Qwik Learning

“Trade your cleverness for bewilderment.” ~Rumi

 

At age 5, Jim Qwik suffered from a head injury.  He was labeled the “boy with a broken brain.”  In order to fix his own brain, he became passionate about learning how the brain works.  Now he teaches top performers how to learn more quickly.  The “FAST” acronym below helps you remember the strategies that lead to faster learning.

 

Forget — start with a beginner’s mind and know that your learning is limitless

Active — learn through creation, take notes, and ask great questions

State — get into a state of curiosity, excitement, and wonder because information combined with emotion becomes a long-term memory

Teach — when you teach something, you get to learn it twice

 

12 Comments

  1. This is brilliant! I love the last one especially, teach, because you learn it twice. I use this with the kids after I have taught them something, I get them to teach it back to me. It works wonders and builds their confidence… ❣

    Liked by 2 people

      1. I’m a position right now where I have been able to observe the preschool teachers’ work. Social needs is even more admirable. You have a lot to share and teach. It’s one of the most most important professions in the world. Challenging but extremely fulfilling. ❤️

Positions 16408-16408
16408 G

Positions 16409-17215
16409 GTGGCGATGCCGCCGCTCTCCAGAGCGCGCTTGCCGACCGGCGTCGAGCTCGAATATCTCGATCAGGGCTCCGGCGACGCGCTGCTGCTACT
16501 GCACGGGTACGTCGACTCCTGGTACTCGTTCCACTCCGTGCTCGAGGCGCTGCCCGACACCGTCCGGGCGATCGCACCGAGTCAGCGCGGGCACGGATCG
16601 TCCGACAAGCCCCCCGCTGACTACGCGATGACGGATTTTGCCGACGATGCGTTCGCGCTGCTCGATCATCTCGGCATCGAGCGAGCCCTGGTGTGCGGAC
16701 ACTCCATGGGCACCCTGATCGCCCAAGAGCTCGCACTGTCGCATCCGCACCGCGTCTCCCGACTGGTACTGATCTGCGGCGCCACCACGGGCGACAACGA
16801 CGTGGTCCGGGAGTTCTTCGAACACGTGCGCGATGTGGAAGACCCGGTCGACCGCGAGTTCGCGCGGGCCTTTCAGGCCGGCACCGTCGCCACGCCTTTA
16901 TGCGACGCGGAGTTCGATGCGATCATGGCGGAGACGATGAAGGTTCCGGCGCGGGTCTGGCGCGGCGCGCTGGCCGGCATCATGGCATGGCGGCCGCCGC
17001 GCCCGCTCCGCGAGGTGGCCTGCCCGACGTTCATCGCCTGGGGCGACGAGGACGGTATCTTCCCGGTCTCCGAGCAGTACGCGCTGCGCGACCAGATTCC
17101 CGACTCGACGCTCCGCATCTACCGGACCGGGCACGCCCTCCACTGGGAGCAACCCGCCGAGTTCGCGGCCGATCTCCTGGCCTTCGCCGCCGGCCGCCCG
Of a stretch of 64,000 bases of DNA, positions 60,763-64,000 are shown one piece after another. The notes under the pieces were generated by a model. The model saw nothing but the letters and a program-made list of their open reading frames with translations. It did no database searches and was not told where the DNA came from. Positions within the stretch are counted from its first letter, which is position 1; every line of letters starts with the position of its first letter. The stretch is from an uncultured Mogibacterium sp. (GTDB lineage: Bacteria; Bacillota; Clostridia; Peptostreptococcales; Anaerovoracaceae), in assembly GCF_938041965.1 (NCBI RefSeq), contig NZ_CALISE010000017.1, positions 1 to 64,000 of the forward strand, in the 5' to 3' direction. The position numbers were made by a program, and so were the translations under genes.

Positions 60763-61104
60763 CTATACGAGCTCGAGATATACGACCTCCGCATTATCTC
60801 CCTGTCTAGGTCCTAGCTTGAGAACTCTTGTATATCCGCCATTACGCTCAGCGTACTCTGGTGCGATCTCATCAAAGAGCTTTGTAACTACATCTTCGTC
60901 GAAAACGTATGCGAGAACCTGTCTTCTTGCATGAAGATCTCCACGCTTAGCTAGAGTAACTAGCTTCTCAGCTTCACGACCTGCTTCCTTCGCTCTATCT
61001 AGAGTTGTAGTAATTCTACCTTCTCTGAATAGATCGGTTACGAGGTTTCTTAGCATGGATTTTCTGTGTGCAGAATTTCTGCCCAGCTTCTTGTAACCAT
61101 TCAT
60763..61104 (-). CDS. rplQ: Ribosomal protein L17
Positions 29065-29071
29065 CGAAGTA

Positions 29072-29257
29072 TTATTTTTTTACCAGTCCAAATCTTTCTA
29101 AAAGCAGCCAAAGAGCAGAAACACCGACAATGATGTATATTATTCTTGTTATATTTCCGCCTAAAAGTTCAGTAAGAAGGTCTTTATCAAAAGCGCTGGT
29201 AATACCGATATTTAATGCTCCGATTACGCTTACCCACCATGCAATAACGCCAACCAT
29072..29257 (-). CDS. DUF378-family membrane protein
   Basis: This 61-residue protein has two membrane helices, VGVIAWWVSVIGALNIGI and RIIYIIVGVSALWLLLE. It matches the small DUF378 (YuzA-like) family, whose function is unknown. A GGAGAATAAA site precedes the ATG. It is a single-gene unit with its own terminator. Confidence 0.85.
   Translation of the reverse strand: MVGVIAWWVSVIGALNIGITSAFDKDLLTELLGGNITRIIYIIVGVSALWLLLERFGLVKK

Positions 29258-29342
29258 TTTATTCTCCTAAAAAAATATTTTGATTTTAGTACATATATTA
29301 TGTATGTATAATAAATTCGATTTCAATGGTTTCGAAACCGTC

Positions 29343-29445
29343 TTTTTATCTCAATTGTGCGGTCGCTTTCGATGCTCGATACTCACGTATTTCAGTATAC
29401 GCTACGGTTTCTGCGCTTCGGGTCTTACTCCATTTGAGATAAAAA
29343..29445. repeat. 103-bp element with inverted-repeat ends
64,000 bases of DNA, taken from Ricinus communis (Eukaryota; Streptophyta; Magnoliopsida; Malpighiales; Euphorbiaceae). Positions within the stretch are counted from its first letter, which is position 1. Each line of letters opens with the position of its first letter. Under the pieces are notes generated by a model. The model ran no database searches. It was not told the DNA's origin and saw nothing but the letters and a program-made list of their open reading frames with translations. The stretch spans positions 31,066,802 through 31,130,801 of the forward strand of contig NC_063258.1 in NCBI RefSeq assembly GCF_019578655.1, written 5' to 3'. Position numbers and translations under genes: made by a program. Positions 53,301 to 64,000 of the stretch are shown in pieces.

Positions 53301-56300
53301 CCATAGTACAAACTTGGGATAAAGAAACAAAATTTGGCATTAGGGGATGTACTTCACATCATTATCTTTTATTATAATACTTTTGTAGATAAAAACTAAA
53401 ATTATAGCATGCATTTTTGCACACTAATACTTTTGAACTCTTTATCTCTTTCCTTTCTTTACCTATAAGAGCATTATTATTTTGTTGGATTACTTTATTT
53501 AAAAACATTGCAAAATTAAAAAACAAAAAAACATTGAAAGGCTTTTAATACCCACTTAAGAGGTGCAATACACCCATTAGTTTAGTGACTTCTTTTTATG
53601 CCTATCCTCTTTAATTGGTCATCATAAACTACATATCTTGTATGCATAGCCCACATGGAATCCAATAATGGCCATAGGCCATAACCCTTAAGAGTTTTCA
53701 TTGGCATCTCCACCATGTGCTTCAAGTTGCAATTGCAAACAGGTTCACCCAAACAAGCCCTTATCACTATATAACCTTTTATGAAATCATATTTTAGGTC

Liked by 1 person

  2. Hola Sonya. Thanks for your inspiring and informative post. The next time I engage in any learning process, I will keep this acronym and its contents at the forefront of my mind. I find the following aspects from your post as pivotal indicators to gauge how immersed I am in the learning exercise:

    1. Start with a beginner’s mind. (The greatest learners seem to approach learning with this beginner’s mind attitude “The more I live, the more I learn. The more I learn, the more I realize, the less I know.”- Michel Legrand)
    2. Get into a state of curiosity, excitement (Unless the exercise doesn’t make me lick my chops with anticipation and excitement as you put it, then I need to reassess why am I doing it or what I can change about how I am engaged with the task)
    3. Take notes, and ask great questions (Taking notes particularly helps me internalise the information. I find unless I extract information from the source and reevaluate it in my own words, then the learning will only ever be superficial or simply glossed over.
    Cheers.

    Liked by 1 person

  3. Well, your post really struck a chord with how I like to approach learning. So in order to internalise it I wanted to write a few notes on what stood out for me. I won’t forget that acronym. So the T most definitely applies to you. Cheers Sonya.

    Liked by 1 person

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